Too Much Debt, Not Enough Savings: State Finances on Rocky Ground Comptroller Says
Jul 27, 2018
For New York’s fiscal picture, “Trump’s policies are as great a concern as the economic cycle,” according to State Comptroller Thomas DiNapoli, who spoke at length recently about the state’s finances and economy, which are precarious for a number of reasons.
During a 30-minute interview with Gotham Gazette Executive Editor Ben Max for a special on Manhattan Neighborhood Network that aired Sunday, DiNapoli discussed the state’s limited savings relative to its spending, its high indebtedness, and its weak preparedness for any future economic downturn, whether influenced by federal policy or a more expected cyclical recession.
If the economy sours and tax revenues decrease, New York state government has few methods of recourse beyond cutting spending, DiNapoli said, because of the limited amount that has been socked away. If and when another recession hits, “we don’t have the cushion of reserves to draw on,” since the state maintains savings well below the statutorily-set minimum, the comptroller said. DiNapoli said that, while New York could be setting aside up to $5 billion in reserves, it only maintains around $2 billion, and that the state last made a deposit in its reserve account in 2015. That’s compared to a state budget of about $168 billion for the current fiscal year.
DiNapoli pointed out that the state has decided to spend billions in settlements with financial institutions, as opposed to putting some or most of that money away in savings.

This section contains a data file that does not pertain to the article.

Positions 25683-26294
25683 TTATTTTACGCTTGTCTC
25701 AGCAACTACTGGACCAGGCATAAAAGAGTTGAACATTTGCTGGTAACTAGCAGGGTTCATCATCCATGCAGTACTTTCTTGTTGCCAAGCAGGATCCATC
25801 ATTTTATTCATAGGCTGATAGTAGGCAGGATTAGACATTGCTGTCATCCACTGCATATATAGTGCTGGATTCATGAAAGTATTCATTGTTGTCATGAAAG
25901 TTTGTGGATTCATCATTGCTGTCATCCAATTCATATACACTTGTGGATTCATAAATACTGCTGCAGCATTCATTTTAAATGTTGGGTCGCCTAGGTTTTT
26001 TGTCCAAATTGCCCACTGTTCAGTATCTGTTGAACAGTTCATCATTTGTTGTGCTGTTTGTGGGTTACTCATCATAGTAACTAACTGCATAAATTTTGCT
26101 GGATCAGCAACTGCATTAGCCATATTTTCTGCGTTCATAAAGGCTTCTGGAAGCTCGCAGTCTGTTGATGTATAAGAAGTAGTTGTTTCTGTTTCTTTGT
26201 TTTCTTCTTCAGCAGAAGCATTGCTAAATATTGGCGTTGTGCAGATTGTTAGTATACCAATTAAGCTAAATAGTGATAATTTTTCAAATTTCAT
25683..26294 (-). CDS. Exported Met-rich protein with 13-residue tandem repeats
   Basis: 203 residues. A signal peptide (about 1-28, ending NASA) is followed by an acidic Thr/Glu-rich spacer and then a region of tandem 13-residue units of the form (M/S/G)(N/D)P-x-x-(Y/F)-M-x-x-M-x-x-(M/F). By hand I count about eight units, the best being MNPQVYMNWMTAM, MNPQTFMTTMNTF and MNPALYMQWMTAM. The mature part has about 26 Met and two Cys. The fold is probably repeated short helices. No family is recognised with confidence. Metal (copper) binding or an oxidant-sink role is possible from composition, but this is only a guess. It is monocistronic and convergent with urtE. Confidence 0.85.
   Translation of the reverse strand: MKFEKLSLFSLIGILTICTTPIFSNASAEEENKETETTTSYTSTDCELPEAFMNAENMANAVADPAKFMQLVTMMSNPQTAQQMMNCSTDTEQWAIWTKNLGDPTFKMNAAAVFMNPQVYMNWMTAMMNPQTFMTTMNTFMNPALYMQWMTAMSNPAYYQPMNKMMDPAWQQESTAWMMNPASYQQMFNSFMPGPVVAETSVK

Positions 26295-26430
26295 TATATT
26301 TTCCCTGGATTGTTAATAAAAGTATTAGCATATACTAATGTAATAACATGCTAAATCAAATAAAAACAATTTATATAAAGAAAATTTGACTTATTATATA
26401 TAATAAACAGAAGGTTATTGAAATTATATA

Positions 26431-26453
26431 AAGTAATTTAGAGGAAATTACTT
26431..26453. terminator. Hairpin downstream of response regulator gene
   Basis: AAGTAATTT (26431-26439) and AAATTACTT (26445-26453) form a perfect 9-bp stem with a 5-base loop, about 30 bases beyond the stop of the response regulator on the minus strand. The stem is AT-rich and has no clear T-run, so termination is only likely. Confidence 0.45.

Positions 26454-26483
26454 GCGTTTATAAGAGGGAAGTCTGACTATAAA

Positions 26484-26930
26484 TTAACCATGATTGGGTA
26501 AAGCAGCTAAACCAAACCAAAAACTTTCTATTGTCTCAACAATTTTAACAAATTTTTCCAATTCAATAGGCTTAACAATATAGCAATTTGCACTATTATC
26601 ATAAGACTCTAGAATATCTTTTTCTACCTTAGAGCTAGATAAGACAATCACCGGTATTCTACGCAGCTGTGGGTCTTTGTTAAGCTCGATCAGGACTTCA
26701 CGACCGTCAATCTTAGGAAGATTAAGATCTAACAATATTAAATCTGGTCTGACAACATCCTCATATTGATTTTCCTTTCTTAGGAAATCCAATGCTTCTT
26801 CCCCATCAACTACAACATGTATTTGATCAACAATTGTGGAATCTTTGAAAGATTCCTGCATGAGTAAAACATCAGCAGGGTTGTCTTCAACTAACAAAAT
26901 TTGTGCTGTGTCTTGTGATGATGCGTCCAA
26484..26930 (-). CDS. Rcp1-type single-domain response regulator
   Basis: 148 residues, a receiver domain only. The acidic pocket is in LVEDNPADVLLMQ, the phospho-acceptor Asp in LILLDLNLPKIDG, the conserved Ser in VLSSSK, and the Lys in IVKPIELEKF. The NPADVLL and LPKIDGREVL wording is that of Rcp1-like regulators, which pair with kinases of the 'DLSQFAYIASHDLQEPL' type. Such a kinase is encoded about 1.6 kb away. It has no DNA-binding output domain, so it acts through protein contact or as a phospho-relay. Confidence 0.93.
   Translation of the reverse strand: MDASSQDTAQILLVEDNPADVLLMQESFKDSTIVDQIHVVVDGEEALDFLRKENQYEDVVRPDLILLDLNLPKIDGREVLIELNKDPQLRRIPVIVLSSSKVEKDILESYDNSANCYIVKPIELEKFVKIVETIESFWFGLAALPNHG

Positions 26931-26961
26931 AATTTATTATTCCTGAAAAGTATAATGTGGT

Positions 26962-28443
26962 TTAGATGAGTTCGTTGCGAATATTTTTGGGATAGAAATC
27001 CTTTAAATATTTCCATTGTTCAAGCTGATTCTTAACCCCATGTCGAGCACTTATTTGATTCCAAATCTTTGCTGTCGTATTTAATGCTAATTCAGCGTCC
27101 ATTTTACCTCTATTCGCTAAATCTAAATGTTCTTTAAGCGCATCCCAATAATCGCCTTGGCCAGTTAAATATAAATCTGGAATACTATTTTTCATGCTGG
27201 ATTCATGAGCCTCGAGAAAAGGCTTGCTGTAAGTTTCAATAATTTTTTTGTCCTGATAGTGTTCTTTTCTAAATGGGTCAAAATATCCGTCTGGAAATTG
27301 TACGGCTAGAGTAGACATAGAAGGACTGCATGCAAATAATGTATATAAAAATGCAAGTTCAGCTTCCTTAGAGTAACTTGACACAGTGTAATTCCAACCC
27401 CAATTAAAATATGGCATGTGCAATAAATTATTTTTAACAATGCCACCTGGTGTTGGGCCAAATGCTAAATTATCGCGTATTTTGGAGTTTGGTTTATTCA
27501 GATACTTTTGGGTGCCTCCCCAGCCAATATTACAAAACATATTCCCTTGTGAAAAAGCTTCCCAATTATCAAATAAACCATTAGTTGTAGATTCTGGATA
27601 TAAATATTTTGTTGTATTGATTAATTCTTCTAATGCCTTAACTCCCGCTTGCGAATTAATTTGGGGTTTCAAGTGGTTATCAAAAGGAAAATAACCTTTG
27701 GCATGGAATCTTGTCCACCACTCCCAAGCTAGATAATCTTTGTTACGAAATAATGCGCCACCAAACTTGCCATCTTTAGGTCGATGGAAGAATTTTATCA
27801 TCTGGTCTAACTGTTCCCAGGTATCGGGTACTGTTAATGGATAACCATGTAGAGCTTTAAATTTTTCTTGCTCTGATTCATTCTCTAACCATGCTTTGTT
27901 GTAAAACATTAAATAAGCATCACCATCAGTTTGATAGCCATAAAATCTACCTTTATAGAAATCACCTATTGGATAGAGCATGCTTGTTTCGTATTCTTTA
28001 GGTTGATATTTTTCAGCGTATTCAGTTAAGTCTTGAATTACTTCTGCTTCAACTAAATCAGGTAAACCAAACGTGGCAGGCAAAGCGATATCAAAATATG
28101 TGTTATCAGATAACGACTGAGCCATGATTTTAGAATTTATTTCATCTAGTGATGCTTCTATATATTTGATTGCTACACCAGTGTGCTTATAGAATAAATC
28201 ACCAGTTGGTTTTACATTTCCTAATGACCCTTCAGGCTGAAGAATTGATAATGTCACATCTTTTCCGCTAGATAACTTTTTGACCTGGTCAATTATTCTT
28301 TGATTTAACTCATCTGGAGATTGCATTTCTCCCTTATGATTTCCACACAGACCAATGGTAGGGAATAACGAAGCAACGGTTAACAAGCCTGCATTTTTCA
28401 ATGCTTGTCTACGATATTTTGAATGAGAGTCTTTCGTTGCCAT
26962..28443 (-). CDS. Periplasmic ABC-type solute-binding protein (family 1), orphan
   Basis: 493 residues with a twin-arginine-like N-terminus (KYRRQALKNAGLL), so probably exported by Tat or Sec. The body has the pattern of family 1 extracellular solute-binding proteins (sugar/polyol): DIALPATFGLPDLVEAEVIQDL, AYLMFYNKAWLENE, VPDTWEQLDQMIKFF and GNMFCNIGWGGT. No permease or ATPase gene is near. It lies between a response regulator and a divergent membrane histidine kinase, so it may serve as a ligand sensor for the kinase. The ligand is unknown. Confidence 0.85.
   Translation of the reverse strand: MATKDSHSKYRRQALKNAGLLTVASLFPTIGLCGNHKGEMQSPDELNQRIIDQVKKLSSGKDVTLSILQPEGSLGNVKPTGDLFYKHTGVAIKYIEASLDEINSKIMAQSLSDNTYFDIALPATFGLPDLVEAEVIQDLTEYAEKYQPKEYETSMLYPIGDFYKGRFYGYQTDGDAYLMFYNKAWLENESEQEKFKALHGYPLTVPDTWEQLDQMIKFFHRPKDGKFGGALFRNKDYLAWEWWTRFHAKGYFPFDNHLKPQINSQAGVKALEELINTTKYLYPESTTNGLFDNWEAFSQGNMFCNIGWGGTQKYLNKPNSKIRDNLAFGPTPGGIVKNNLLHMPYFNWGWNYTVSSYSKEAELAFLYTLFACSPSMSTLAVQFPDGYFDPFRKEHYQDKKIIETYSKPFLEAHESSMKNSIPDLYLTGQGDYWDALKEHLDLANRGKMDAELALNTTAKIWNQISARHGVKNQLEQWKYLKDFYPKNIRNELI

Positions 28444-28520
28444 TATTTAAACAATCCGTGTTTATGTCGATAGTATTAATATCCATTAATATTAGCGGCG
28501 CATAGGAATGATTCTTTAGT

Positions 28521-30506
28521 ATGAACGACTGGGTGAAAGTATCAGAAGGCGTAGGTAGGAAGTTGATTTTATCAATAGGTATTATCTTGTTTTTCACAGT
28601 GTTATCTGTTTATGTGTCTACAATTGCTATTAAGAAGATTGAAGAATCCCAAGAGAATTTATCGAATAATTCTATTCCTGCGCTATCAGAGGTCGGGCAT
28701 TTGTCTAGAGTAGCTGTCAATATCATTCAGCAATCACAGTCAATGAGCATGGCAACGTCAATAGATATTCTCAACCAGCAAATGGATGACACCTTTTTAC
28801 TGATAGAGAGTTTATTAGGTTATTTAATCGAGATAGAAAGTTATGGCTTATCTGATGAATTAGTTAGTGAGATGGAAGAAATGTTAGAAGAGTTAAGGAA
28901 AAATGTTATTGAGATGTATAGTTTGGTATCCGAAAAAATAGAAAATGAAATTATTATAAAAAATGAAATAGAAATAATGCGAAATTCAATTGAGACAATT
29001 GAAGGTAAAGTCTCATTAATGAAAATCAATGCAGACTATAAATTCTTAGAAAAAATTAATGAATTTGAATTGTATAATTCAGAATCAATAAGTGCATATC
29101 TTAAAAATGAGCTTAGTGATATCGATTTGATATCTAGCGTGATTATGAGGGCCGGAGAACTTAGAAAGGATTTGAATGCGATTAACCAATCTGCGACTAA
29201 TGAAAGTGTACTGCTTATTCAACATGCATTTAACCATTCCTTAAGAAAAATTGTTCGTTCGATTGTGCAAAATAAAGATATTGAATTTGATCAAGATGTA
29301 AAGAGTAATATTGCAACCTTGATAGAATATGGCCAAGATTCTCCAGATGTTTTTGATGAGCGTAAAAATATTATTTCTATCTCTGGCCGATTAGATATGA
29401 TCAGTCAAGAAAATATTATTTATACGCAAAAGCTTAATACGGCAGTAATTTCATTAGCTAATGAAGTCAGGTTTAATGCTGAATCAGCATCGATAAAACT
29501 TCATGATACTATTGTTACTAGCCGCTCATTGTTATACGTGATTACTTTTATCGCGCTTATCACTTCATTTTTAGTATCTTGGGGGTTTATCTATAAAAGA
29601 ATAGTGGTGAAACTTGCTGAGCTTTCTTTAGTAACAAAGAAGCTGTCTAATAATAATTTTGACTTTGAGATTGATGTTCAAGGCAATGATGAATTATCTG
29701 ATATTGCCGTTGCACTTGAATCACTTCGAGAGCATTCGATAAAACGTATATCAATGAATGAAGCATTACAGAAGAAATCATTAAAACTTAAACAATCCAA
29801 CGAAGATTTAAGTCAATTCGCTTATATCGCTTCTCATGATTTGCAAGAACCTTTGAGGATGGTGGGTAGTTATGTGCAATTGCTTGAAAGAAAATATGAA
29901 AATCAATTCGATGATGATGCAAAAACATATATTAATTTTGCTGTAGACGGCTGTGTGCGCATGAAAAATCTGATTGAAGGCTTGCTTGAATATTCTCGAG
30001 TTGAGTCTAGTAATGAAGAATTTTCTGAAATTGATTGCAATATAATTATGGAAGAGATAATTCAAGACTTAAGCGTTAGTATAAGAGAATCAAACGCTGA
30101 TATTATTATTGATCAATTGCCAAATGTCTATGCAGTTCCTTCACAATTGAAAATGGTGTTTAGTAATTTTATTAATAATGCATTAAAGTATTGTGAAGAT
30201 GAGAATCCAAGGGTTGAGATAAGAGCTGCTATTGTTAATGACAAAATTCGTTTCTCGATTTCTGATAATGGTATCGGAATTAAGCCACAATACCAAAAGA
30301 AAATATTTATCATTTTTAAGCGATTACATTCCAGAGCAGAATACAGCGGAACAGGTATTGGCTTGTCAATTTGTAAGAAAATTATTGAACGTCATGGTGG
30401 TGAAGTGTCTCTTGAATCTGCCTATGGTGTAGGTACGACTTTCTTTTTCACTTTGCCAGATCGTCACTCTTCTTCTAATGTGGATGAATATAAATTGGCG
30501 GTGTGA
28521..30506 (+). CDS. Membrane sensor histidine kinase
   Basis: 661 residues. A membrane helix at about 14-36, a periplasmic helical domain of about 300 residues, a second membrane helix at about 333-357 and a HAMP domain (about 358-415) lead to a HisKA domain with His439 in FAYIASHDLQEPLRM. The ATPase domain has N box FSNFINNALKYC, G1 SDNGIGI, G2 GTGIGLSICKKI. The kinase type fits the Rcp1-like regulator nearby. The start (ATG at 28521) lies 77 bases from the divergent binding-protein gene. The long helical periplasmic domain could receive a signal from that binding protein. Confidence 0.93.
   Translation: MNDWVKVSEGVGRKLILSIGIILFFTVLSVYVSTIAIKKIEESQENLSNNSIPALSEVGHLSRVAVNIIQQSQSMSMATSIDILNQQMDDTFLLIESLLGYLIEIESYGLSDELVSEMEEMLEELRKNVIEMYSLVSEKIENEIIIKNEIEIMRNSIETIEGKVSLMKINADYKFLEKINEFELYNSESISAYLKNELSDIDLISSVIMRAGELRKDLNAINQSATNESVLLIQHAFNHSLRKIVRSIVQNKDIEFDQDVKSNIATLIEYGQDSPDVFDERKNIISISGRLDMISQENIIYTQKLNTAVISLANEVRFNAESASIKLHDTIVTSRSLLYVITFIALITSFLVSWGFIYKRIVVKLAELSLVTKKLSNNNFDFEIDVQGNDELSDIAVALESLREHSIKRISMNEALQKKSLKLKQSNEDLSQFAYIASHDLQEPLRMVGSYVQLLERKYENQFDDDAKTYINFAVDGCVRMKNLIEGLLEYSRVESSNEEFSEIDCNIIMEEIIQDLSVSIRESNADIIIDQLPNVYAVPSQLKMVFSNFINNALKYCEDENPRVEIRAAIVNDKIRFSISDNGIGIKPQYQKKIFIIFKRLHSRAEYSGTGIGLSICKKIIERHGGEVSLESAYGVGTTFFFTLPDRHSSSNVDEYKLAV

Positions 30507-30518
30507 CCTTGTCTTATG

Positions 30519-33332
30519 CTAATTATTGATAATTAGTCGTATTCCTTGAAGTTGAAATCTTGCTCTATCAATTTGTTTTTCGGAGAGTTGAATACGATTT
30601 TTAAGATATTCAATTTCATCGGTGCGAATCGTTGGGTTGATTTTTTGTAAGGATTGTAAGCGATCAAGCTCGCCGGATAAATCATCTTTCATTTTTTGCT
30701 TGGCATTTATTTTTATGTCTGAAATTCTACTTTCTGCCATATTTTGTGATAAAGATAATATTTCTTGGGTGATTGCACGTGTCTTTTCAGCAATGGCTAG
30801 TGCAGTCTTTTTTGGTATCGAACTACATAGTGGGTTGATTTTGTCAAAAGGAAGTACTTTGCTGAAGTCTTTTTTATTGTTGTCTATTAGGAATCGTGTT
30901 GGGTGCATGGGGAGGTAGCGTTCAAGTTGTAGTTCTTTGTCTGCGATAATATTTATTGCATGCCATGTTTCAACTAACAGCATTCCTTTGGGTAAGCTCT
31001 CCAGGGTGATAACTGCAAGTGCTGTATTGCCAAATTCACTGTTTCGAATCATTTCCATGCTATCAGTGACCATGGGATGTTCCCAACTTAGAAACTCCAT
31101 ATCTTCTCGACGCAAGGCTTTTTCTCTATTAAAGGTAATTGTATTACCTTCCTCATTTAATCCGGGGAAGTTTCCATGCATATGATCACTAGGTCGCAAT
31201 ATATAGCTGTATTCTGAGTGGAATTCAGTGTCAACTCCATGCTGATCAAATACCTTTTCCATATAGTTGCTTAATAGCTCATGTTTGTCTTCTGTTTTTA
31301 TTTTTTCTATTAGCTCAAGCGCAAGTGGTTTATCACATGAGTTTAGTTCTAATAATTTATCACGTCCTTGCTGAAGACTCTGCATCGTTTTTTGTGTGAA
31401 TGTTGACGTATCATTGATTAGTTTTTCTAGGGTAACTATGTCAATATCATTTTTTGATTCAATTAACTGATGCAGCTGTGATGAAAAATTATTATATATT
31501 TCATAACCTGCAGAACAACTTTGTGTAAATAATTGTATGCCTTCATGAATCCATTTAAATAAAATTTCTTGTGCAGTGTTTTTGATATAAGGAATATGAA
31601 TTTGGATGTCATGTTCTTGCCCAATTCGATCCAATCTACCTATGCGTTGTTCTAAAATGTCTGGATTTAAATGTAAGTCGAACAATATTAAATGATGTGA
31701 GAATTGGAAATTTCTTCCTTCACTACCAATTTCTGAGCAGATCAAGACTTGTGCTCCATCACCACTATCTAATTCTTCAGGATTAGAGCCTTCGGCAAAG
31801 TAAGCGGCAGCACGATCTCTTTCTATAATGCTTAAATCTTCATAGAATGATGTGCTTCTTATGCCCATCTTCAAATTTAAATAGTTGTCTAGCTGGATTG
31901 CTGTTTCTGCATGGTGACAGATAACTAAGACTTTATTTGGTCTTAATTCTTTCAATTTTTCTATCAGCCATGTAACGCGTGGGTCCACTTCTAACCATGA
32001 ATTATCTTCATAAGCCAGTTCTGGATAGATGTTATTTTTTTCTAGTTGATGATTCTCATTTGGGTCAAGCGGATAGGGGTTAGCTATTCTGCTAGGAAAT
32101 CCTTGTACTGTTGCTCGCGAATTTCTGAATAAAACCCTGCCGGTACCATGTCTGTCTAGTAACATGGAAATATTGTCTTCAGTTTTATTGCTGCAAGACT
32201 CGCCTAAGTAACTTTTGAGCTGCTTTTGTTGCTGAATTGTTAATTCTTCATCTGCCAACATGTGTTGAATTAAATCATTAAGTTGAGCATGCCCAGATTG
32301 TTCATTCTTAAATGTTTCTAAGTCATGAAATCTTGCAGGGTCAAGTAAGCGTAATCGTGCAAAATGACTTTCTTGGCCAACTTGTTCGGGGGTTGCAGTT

Recession or not, “New York State will suffer” if the Republican Party keeps its majorities in both chambers of Congress, DiNapoli added, with a nod toward the federal tax reform legislation passed by Congress and signed into law by President Donald Trump in late 2017. Trump and Congressional Republicans could fully repeal the Affordable Care Act or further slash funding for social services, DiNapoli warned, both of which could hurt New York.
Otherwise, DiNapoli mostly shied away from political statements; while he is a Democrat, the state comptroller is an ostensibly nonpartisan position, though political ideology certainly has some effect on policy-making and oversight work. It is one of the four statewide elected positions, along with governor, lieutenant governor, and attorney general, and it may be the least-known and least-understood. DiNapoli explained he essentially runs New York’s “Office of Accountability” — which audits state agencies, public authorities, and local governments, approves state contracts, comments on state fiscal practices, and manages the state’s pool of unclaimed funds, returning over $1.5 million a day to New Yorkers, among other tasks. The comptroller also manages the state’s massive public employee pension system.
“It’s the best job in government,” he said.
New York, DiNapoli said, is in better fiscal shape now than it was during the Great Recession, noting that the state has gained back the jobs and revenue lost during the financial crisis.
But economic recovery in the state has been fractured, with most gains heavily concentrated in New York City and its surrounding area. DiNapoli described New York’s post-recession recovery era as “a tale of two economies,” with regions like the Southern Tier, Adirondacks, Mohawk Valley, and Central New York far less economically successful than New York City has been.
Still, DiNapoli emphasized, New York is overall in strong economic shape, and he noted that, as opposed to recoveries from previous economic downturns, the state’s post-2008 bounceback was not led by Wall Street. Rather, a more diverse group of industries — technology, healthcare, and tourism, for instance — collectively resurrected the economy. To this day, the state’s financial industry is smaller than it was before the recession in terms of jobs.